Adding Nx to your Existing Project

Nx can be added to any type of project, not just monorepos. The main benefit is to get caching abilities for the package scripts. Each project usually has a set of scripts in the package.json:

1{ 2 ... 3 "scripts": { 4 "build": "tsc -p tsconfig.json", 5 "test": "jest", 6 "lint": "eslint . --ext .ts", 7 } 8} 9

You can make these scripts faster by leveraging Nx's caching capabilities. For example:

  • You change some spec files: in that case the build task can be cached and doesn't have to re-run.
  • You update your docs, changing a couple of markdown files: then there's no need to re-run builds, tests, linting on your CI. All you might want to do is trigger the Docusaurus build.

Installing Nx on a Non-Monorepo Project

Run the following command:

npx nx@latest init

This will

  • collect all the NPM scripts in the corresponding package.json files of your workspace packages
  • ask you which of those scripts are cacheable (e.g. build, test, lint)
  • ask you which of those scripts might need to be run in a certain order (e.g. if you run the build script you might want to first build all the dependent projects)
  • ask you for custom output folders that should be captured as part of the caching

This process adds nx to your package.json at the root of your workspace:

1{ 2 "name": "my-workspace", 3 ... 4 "devDependencies": { 5 ... 6 "nx": "15.3.0" 7 } 8} 9

In addition it generates a nx.json based on your answers during the setup process. This includes cacheable targets as well as some initial definition of the task pipeline. Here is an example:

1{ 2 "targetDefaults": { 3 "build": { 4 "cache": true 5 }, 6 "lint": { 7 "cache": true 8 } 9 } 10} 11

Wrapping Cacheable Scripts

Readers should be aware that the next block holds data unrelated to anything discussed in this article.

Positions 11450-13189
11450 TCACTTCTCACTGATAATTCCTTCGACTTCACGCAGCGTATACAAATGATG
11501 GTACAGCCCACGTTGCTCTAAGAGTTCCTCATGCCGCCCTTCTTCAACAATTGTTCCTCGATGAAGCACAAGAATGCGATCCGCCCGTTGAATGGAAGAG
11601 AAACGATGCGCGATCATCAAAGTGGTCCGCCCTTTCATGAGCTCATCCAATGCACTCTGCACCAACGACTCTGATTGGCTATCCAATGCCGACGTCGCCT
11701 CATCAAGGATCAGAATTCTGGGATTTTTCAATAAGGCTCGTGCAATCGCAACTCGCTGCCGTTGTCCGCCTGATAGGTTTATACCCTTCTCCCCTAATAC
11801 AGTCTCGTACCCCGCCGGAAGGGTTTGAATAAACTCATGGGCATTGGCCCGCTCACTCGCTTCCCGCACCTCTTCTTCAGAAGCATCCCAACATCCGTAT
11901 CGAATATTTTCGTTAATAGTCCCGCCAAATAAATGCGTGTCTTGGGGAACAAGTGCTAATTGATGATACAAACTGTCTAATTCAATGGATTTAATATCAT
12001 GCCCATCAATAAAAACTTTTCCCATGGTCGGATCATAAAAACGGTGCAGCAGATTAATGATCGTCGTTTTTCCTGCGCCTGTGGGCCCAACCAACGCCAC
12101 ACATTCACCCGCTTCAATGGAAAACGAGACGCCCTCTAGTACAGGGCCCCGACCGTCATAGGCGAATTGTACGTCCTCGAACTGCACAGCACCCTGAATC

Nx also automatically wraps your cacheable scripts with the nx exec command. The main advantage here is that you can still keep using npm start or npm run build (or other package manager's alternatives) as you're accustomed to. But still get the benefits of making those operations cacheble.

Here's an example of a build and lint script being wrapped by Nx:

1{ 2 ... 3 "scripts": { 4 "build": "nx exec -- vite build", 5 "lint": "nx exec -- eslint \"src/**/*.ts*\"", 6 ... 7 "dev": "vite", 8 "start": "vite --open", 9 }, 10 "devDependencies": { 11 ... 12 "nx": "15.3.0" 13 } 14} 15
Use Nx commands directly

Alternatively you could obviously also just switch to using nx for invoking the commands. Like nx build rather than npm run build.

Fine-tuning caching with Nx Inputs

To get the best caching results, you can customize which inputs should be accounted for when it comes to caching certain commands. This can be done in your nx.json.

For example, excluding markdown files from the lint task cache:

1{ 2 ... 3 "targetDefaults": { 4 "lint": { 5 "inputs": ["{projectRoot}/**/*.ts","!**/*.md"] 6 } 7 } 8} 9

This includes all TypeScript files, but excludes markdown files. As a result, changing your README won't invalidate your "lint cache".

Learn more about Nx Inputs.

Learn More